Of course, one thing that really impresses girls is a hero, so when the opportunity arrives to teach the defeated Nazis a lesson, Danny, Haryk, Benno and Lexa sign up to join the official paramilitary force. They are shocked when the town elders demand they hand over the weapons they had managed to scrounge during the war and then ordered to march around Kostelec unarmed. Quickly deciding this was nothing like the revolution promised, Danny tries to think of way to avoid further boredom. He concentrates on trying to woo Irena, even as the occupying German force becomes increasingly nervous, with the growing danger of a massacre caused by an angry local trying his luck robbing a submachine gun. Despite not seeming to care a whit for the course of the war, he seems to repeatedly find himself in the centre of events, attracting the anger of a frightened German soldier and even later becoming an unofficial translator and guide for bewildered prisoners of war escapees.
This is a blackly comic novel, with a wry note of suspicion towards authority. While Danny appears to care about nothing more than music, girls and American movies (nursing an enormous crush for Judy Garland), he is aware that all the folk of Kostelec are witnessing is a changing of the guard, despite the Soviets’ claims that they are a liberating force. Local boy Berty has even taken to photographing everything, with a view to selling the photos of the ‘revolution’, in years to come. There’s a significant scene between Danny and a soldier from Liverpool who asks if he would prefer if the British were in charge. Of course, he replies, but this is the situation.
Again and again the theme of the novel comes back to impotence. The title is inspired by the characters failing to live up to the heroic ideal of patriotic warriors repelling the invaders with guerrilla tactics and bravery. Yet Danny and his friends know that they are caught up in events they cannot control, any more than they can get a girl to notice them. In his head winning over Irena should be easily achieved by imitating the Hollywood lovers he is obsessed with, even affecting an American accent every now and then. It never seems to work out in real life though.
This story was written before the author was twenty-four years old. It is a young man’s book, but with an incisive degree of self-awareness and a mocking tone throughout. An excellent novel.
Leonard started the car as the brothers came out of the café, stood on the sidewalk and looked at us. Leonard watched them a moment, backed out and drove off.
‘Trouble?’ he asked.
‘No. But I will say this. It’s not every day you can actually step into a science-fiction episode of The Andy Griffith Show by way of Deliverance.’
Joe R. Lansdale has written dozens of books, contributed to a number of short story collections, comic book anthologies and even had some film adaptations of his work. So why is it so damned hard for me to track down his Hap and Leonard series. I have evolved a habit of snatching his books off the shelf as soon as I see them. I read the fourth book Bad Chilli first, then the second Mucho Mojo and this morning on the train to Sydney finished the third. Consequently I have a very confusing understanding of this pair of righteous country boys’ adventures, kicking ass and righting wrongs across Texas. And I don’t care.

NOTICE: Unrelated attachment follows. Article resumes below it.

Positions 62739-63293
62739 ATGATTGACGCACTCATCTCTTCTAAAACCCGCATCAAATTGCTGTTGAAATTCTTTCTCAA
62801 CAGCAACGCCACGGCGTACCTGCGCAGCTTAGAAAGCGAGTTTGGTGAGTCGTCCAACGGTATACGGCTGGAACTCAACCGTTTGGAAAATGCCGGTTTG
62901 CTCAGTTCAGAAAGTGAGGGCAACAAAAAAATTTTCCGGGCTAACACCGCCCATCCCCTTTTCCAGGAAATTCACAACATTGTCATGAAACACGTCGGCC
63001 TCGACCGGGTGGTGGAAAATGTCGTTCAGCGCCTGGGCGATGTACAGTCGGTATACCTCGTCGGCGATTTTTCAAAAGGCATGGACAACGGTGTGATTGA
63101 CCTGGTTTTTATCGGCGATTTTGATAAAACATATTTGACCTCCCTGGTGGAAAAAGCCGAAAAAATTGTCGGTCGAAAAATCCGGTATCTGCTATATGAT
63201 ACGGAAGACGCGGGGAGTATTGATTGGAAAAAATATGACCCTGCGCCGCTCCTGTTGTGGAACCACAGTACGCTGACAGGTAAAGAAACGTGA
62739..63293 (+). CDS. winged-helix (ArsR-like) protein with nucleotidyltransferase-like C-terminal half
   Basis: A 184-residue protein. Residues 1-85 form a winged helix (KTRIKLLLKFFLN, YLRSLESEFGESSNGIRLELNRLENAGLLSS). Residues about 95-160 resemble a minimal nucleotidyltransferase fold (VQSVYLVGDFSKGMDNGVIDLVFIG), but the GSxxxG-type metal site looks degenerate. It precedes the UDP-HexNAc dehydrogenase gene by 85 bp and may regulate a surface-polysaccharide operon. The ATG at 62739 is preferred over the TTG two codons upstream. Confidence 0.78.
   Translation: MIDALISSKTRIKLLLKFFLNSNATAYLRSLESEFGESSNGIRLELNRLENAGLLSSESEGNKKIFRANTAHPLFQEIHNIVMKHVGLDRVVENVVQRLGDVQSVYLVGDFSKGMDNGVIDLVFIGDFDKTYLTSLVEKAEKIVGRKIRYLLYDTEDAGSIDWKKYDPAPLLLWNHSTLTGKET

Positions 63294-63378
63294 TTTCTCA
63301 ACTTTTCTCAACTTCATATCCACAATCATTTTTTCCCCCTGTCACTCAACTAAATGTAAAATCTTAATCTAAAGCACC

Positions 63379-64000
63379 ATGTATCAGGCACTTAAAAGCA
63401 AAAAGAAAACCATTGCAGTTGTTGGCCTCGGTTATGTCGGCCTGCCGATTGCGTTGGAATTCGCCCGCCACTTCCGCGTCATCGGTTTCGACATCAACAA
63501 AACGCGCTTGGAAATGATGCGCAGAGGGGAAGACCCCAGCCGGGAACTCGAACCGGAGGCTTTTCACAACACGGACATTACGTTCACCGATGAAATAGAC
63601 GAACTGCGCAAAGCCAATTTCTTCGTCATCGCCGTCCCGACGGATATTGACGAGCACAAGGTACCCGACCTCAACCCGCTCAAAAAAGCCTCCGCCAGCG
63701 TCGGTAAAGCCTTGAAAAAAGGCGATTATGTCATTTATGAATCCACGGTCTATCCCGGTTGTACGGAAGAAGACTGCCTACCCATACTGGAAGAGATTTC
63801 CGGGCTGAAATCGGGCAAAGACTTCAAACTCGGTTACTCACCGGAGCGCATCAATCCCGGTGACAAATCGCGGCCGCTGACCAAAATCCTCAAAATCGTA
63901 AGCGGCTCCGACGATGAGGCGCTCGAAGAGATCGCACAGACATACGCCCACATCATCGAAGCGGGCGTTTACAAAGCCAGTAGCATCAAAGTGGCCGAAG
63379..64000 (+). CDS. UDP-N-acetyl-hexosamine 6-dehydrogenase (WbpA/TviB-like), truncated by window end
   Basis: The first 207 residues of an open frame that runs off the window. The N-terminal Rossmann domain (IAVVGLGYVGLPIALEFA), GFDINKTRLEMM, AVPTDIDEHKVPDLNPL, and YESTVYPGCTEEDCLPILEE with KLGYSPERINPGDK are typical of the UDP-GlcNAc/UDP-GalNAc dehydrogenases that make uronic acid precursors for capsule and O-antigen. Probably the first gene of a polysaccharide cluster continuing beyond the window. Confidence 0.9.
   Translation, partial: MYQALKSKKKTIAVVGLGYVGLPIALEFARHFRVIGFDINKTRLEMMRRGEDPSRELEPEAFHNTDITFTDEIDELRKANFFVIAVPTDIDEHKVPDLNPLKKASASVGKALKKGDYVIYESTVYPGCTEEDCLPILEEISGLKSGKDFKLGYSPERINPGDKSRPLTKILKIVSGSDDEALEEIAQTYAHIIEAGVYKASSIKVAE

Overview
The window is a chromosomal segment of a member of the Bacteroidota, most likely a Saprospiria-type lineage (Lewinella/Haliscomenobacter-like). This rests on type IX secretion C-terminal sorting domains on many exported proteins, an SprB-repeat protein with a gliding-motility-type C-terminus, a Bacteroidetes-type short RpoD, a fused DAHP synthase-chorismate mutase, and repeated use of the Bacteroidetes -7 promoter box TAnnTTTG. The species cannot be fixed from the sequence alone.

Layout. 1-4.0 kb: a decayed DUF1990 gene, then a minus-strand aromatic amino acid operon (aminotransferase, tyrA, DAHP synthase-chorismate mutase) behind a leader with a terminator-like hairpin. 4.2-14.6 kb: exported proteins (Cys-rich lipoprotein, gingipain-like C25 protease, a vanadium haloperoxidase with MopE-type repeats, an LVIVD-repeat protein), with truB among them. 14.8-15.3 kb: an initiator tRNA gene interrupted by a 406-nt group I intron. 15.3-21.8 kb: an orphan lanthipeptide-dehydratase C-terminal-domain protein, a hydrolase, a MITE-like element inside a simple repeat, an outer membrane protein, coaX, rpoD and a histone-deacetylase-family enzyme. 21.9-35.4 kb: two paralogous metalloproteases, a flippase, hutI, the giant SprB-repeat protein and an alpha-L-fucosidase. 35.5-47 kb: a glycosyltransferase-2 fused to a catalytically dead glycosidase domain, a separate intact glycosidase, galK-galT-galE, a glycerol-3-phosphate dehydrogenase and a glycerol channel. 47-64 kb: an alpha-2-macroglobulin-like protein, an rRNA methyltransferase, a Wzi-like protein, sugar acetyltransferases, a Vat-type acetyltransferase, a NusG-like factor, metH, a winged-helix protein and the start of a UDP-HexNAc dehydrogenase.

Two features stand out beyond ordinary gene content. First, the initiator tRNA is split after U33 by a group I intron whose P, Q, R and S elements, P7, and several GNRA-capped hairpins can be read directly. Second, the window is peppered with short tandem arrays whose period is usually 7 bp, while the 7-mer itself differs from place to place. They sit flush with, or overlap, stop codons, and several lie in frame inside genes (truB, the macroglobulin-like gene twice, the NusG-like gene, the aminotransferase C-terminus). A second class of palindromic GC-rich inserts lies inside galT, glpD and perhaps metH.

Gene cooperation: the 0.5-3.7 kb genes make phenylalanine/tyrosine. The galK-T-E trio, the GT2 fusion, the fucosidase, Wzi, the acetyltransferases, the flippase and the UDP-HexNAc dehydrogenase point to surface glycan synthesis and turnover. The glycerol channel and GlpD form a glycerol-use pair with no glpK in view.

Hap Collins is still blue after having been dumped by his lover Florida for the local police lieutenant in the last book. The only interruptions in his moping are provided by his best friend Leonard’s habit of burning the local crackhouse to the ground. This being the third experiment with arson, Lieutenant Marvin Hanson has them brought to the station and offers the pair a deal. He agrees to look the other way one more time, if they run a little errand for him. Florida has vanished. Last Marvin heard she was chasing down a lead on a story involving a possible wrongful death in police custody and voodoo rites in a place called Grovetown. If Hap and Leonard have a look around and see if Florida is okay, he’ll let bygones be bygones and drop the arson charges.
Leonard agrees to the deal, despite the Kmart-loving police sergeant Charlie’s warnings of the dangers a black man would likely face in Grovetown. Apparently the clocks stopped there some time back in the sixties. Civil rights are seen as a liberal conspiracy and an offshoot of the Klan holds great sway in the town. Hap and Leonard march into Grovetown ready to bust heads, but find themselves up against bigger odds than they expected. The local sheriff has a ruptured testicle and a permanent bad mood. He welcomes the pair with a death threat. There is no sign of Florida anywhere and the ‘victim’, who’s memory she was trying to defend was a hateful son of a blues legend who enticed a record company rep with the promise of undiscovered music tapes and murdered him for his wallet. Everywhere the pair go, it seems they have big, fat targets scrawled on their backs. Maybe they should have just agreed to do time for burning down the crackhouse?
Lansdale has a filthy sense of humour, a love of confounding expectations and inverting traditional notions of machismo. Hap and Leonard often find themselves beaten and bloody after a fight, but are always ready with another quip to aggravate their opponents. They just don’t know when to stop. Split down the middle they are a very opposite duo. Hap is white, votes Democrat, hates guns and tries to see the best in folks. Leonard is black, gay, Republican and just loves cracking heads. Also he plain distrusts most people and often seems to be correct in his assessments.
There is a great moment when Leonard tries to explain to his boyfriend Raul that what he and Hap have is a bit like love. It reminded me of a speech I saw Sean Connery give once at the 2005 Edinburgh Film Festival. There were sniggers when he referred to Brokeback Mountain as an example of male friendship, but jokes aside, I think he knew exactly what he was saying. Lansdale is interested in what makes a man, a man. Leonard is homosexual, but tough as nails and macho as they come. Hap is ruled by his emotions, but acts according to firm principles of honour. The pair also are skilled in Korean martial arts, something of a hobby of Lansdale himself. Whenever I try to describe these books, I often say try to imagine Harper Lee’s Atticus Finch, as played by Chuck Norris.
Blackly comic, offensive, filthy and laugh out loud funny, if you haven’t been in Hap and Leonard’s company yet, I’d advise you to look them up some day.